By Lauren Presutti
Here’s something to chew on.
This should be basic common sense:
– Stop shielding your children away from understanding disabilities by Sshhh-ing them in public. Let them stare and encourage them to ask the disabled person their questions. Normalize it. Teaching them to shy away is not helping anyone.
– I’m disabled. Say the word. Say disabled. (But if somebody else requests you to use person-first language, “person with a disability,” do that for them. Literally just ASK someone how they identify or whether you’re offending them or not.)
– Stop using disability euphemisms because that becomes toxic positivity and it also erases the disabled identity from the person, which is damaging. Stop saying you don’t see the wheelchair. See it and normalize it.
– Stop saying “handicapped person” because it’s almost never appropriate to say. It’s somewhat okay if you refer to places or objects that way (handicap entrence), but you’ll look much more educated if you switch to saying “accessible” entrence.
– Stop making cringe-worthy jokes (“do you have a license to drive that thing / your wheelchair?” to disabled strangers in public. They don’t need you to cheer them up and you’re probably crossing boundaries and making them feel uncomfortable or misunderstood. Literally just say hi instead.
– Stop expecting your disabled friends to ease your discomfort with their disability. Allow the person to say things without you squirming in your discomfort. It’s exhausting for the disabled person and your discomfort is not their problem.
– It’s okay to feel inspired by a disabled person but it’s not okay to objectify disabled people as inspirational or heroic for simply existing as their authentic selves.
When feeling inspired is okay: It’s okay to feel admiration/inspiration toward people with disabilities because you recognize the complex challenges they face and you admire their strength and resiliency. That shows that you have empathy and respect for them, and it also means that you’re acknowledging your ability privilege and holding space for them to exist as someone facing a different reality than you. You’re honoring their reality and SEEING them. Empathy is always a good thing.
When feeling inspired is not okay: Inspiration across the board becomes a problem when it is broadly casted as an “automatic” thought toward strangers with disabilities you don’t even know. It becomes a problem when the media objectifies disabled people as inspiration to produce a feel-good story that really only benefits non-disabled people (“disabled girl gets invited to school dance,” “person helps feed disabled boy his McDonald’s,” “disabled child participates in normal dance class”). Those things should not be newsworthy. They should be the norm. It also becomes a problem when advertisements show a disabled person exercising with the phrase “your excuse is invalid.” You shouldn’t be using disabled people to elicit feelings of inspiration. These are just some of the things surrounding problems of blanket statements of inspiration/admiration.
But if your admiration/inspiration is coming from a good place in your heart where your empathy is strong enough to see that people with disabilities have unique challenges that often require a greater level of strength and resiliency than the average person, that’s a good thing. You’re seeing the person. You’re connecting on a human level. That’s what everyone wants – to feel understood and connected.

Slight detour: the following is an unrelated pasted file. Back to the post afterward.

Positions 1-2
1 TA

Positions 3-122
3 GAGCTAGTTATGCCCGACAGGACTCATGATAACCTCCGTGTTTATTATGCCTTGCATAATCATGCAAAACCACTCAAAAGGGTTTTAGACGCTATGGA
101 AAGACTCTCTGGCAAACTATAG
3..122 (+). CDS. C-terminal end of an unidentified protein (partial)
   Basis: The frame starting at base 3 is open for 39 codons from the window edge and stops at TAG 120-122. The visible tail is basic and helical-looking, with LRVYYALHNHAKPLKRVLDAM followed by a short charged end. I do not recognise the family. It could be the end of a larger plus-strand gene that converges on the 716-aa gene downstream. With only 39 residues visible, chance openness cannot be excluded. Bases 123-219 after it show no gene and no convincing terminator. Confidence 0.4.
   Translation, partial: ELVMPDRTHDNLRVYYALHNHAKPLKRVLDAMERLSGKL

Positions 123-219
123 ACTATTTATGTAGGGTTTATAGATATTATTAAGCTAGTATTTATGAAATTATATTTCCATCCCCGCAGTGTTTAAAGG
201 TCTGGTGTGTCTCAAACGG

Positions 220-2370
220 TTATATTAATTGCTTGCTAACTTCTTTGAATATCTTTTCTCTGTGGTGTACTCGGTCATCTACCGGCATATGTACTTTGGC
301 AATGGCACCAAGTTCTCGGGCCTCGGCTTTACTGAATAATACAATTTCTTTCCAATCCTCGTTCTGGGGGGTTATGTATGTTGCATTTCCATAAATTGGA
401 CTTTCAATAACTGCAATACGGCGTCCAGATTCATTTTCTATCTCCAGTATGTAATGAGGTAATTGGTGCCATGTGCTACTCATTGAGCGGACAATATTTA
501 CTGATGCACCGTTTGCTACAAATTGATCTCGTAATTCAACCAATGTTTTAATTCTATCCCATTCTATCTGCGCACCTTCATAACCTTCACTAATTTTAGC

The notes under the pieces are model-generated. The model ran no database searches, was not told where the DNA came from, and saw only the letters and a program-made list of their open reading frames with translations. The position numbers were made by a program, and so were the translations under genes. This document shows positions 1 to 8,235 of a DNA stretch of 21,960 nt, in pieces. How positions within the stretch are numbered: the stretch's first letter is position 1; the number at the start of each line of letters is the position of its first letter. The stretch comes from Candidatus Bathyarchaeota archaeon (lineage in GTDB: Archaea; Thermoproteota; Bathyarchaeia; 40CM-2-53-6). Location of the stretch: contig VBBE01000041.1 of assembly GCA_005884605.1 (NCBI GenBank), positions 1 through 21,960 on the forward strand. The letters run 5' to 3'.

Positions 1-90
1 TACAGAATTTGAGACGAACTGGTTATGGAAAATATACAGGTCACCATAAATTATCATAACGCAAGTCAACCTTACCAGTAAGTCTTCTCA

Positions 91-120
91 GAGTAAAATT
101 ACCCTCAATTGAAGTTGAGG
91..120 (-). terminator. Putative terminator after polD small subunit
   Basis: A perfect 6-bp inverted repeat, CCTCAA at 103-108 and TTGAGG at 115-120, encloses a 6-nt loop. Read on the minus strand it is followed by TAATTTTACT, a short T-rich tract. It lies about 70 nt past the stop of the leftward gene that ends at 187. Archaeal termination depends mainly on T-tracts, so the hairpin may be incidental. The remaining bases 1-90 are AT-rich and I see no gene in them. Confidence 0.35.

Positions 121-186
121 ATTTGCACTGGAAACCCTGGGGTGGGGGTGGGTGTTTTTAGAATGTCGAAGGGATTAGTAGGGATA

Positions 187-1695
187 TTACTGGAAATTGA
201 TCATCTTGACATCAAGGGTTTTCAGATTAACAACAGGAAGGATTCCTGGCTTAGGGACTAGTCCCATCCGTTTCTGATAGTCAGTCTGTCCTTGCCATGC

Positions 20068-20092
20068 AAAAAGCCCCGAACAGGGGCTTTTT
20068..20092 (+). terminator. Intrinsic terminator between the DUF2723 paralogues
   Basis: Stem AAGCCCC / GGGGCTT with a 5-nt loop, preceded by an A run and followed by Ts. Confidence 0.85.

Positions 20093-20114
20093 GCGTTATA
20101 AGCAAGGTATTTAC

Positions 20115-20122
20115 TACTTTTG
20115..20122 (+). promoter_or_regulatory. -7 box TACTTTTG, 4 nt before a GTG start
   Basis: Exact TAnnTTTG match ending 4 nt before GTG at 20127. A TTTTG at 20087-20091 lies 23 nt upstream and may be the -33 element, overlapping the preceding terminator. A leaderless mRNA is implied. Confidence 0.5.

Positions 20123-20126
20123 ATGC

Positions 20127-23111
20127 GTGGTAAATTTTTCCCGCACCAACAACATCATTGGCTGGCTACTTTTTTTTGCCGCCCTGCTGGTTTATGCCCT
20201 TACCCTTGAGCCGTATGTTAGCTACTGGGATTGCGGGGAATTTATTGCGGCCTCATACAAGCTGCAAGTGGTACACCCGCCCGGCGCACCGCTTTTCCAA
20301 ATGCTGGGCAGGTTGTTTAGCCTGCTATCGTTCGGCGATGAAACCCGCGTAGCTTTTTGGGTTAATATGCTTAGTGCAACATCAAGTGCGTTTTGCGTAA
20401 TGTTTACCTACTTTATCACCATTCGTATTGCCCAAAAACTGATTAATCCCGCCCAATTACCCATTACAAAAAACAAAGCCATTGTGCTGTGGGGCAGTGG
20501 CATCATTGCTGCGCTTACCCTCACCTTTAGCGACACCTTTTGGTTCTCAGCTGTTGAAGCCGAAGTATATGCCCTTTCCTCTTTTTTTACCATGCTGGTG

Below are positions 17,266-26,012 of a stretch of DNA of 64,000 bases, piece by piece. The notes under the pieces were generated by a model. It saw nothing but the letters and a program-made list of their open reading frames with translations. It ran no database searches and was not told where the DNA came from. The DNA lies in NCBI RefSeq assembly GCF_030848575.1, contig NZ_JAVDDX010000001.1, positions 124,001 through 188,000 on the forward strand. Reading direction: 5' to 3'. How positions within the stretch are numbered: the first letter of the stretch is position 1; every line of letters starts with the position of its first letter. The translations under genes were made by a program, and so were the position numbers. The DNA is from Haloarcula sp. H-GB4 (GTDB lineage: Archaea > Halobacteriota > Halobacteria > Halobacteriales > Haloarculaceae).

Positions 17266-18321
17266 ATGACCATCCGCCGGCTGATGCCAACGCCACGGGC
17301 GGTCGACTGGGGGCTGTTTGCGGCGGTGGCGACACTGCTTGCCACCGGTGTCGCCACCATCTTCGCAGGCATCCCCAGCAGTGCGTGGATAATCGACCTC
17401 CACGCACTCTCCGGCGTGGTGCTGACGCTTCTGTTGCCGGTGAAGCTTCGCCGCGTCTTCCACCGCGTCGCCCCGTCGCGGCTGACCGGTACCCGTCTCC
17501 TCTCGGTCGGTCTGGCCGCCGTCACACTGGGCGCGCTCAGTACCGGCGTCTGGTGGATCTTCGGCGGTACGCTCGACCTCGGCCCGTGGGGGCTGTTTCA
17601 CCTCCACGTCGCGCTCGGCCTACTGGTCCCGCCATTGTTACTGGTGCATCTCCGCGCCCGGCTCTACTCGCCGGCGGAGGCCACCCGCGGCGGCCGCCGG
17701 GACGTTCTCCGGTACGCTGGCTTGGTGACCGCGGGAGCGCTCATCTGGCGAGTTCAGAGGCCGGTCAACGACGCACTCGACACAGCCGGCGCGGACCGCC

As with everything, there is a balance. There’s a balance between feeling inspired toward someone and also just normalizing the disability and viewing the disabled person as a regular human dealing with some things. We all have challenges. It’s okay to normalize disability-related challenges. But it’s absolutely a balance because we don’t want to dangerously normalize things to the extent that we no longer have empathy for disability-related challenges. It’s a balance.
– Stop assuming disabled people aren’t having sex. Stop viewing their non-disabled partners as saints. That’s offensive.
– Stop making excuses for being “unable to relate” to a disabled person. That’s ridiculous and a poor excuse for shying away.
– Stop glamorizing disabled people who are “bubbly and happy” all the time. Nobody is like that all the time. Disabled people are human and experience all emotions just like you. Stop patronizing them.
– Stop assuming disabled people are angry about ableism or inaccessibility. We aren’t all activists. Some disabled people are not even associated with disability matters.
– Stop assuming you won’t have a disability. You can become injured or be diagnosed with a medical condition at any point in life. How would you want to be treated if that happened? Probably like a regular normal person dealing with some shit. It’s not heroic or special – it’s just normal life.
– Stop being surprised when a disabled person exceeds your expectations for them. Ask yourself why you held low expectations and what in society contributed to your belief system. At the same time, don’t assume every disabled person can overcome the same barriers that one person might have overcome. Systemic oppression is a thing.
– In fact, just stop assuming all disabled people are the same. We may be fundamentally different from one another in significant ways even if the diagnosis is identical.
– Don’t assume these common sense statements encompass everything you should know. Start asking yourself why you didn’t already know these things, and ask yourself what else you should know.